04 SES 11 A, Exploring Intersectional Oppressions in Education: Challenges for Europe and Latin America regarding children with disabilities
Chile has been a studied international case of social and educational segregation (Seppänen et al., 2015), in part explained by a voucher system and free school choice admission policy (Verger et al., 2016), where, until recent years, each school has its own admission policy and procedure. The Inclusion Law (2015) ended the selective processes from schools; with a new centralized and online school admission system (SAS), where families list their school preferences, and the students are assigned to schools based on the Gale & Shapley algorithm (Abdulkadiroğlu, Che & Yasuda, 2011). Thus, the SAS sets a neutral mechanism to access schools, eliminating selection policies from schools, and constraining the ways in which parents deploy social advantages to get access to schools, offering equal educational opportunities to the less privileged. However, regarding other social groups, there is no research regarding how inclusive this new policy is to parents of children with disabilities, which is the social groupwe focus on. The literature about school choice in parents of children with disabilities shows the specific influences towards their school choice decisions, such as biographic, affective and emotional factors, as a result of intense family experiences with their child. Furthermore, all the schools’ information regarding inclusion practices, integration programmes, or accessible infrastructure are important to these parents (Jenkinson, 1998; Bagley & Woods, 2001); in tension with other traditional academic features (Bagley & Woods, 1998). In this study we explored the experiences of mothers of children with disabilities from different socioeconomic backgrounds, who selected a school and applied through the SAS, encompassing gendered and social-class-based experiences. In-depth semi-structured interviews were applied to mothers from the cities of Valparaíso and Viña del Mar. In this research we ask about the school choice processes of parents of children with disabilities, and about the main factors, experiences, and intersections that play a role in these experiences. From this, we expect to delve into the experiences, lived stories, thoughts, and intersectional factors that play a role in this process. The findings include: (i) differences in terms of social class, regarding mothers’ affections involved in the diagnosis of their children and the process of school choice; (ii) a more relevant role of mothers in contrast with the absence of fathers in the upbringing and school choice processes; and (iii) a relation between the school choice processes and the future expectations for their children.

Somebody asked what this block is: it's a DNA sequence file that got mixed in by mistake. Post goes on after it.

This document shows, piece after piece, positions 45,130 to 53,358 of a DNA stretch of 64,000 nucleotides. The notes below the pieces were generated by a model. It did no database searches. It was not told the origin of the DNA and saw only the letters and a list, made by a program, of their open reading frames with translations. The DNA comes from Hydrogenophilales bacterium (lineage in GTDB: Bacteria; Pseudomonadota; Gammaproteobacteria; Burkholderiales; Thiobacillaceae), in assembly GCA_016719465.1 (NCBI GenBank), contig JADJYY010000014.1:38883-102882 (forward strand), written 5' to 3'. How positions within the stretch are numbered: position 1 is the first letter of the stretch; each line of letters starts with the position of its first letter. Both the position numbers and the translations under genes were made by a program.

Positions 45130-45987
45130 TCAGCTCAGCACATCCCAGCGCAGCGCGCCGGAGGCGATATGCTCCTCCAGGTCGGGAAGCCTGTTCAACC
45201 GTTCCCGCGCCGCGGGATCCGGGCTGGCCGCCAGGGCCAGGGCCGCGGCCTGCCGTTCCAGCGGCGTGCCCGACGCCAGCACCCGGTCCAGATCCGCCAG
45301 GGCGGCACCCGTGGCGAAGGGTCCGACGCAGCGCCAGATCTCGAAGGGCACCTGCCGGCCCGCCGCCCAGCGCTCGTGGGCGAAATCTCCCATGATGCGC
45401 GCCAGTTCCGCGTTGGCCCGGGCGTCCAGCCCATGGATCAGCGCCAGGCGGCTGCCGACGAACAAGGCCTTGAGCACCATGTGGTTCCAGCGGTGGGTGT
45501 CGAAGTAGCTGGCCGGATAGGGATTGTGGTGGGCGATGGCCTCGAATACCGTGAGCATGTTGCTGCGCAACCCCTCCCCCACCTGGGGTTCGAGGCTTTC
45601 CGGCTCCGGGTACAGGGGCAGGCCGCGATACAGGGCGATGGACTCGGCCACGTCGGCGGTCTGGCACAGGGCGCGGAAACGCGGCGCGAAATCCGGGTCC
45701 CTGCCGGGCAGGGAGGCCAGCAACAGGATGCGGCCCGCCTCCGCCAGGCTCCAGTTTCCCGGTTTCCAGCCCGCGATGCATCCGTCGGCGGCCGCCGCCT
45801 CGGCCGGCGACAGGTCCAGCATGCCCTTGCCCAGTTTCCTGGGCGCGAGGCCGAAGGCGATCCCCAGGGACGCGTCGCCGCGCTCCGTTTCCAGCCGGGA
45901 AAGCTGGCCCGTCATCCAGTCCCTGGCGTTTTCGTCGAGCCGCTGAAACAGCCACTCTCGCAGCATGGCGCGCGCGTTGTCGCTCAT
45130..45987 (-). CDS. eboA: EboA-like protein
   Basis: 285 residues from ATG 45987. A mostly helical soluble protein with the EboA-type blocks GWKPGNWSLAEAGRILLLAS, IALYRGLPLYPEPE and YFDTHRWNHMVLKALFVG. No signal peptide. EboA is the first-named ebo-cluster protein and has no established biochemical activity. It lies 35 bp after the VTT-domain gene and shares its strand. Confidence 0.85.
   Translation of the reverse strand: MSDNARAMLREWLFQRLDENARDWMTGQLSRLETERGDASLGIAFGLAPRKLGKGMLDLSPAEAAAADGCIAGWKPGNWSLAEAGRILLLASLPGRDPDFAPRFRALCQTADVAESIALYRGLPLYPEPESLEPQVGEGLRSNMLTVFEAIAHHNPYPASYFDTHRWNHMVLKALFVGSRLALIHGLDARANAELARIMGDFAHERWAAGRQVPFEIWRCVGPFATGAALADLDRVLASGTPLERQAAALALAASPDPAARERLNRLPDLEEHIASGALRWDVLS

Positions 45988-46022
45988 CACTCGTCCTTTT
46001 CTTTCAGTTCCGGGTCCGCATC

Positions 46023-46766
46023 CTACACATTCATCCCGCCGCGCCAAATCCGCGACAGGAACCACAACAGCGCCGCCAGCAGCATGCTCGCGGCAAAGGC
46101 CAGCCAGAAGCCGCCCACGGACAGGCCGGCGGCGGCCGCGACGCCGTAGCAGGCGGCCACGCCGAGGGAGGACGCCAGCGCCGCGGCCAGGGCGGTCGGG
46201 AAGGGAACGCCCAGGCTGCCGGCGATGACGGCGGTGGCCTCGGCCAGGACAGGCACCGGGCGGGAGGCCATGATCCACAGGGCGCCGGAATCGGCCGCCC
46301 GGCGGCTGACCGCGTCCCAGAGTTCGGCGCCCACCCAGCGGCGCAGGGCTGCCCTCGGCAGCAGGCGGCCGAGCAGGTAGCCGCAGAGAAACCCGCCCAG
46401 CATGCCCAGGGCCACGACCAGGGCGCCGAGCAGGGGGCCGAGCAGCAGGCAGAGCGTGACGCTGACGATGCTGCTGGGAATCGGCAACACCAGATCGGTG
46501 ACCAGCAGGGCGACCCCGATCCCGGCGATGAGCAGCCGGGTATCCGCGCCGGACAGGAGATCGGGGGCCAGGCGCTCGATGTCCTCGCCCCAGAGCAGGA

Abdulkadiroğlu, A., Che, Y. K., & Yasuda, Y. (2011). Resolving conflicting preferences in school choice: The" boston mechanism" reconsidered. American Economic Review, 101(1), 399-410. Bagley, C., Woods, P. A., & Woods, G. (2001). Implementation of school choice policy: interpretation and response by parents of students with special educational needs. British Educational Research Journal, 27(3), 287-311. Riddell, S., Brown, S., & Duffield, J. (1994). Parental power and special educational needs: the case of specific learning difficulties. British Educational Research Journal, 20(3), 327-344. Howe, K. R., & Welner, K. G. (2002). School choice and the pressure to perform: Déjà vu for children with disabilities?. Remedial and Special Education, 23(4), 212-221. Vincent, C., & Evans, J. (2005). Parental choice and special education. In Choice and Diversity in Schooling (pp. 115-128). Routledge. Jenkinson, J. C. (1998). Parent choice in the education of students with disabilities. International Journal of Disability, Development and Education, 45(2), 189-202. Seppänen, P., Carrasco, A., Kalalahti, M., Rinne, R., & Simola, H. (2015). Contrasting Dynamics in Education Politics of Extremes. Rotterdam: Sense Publishers.
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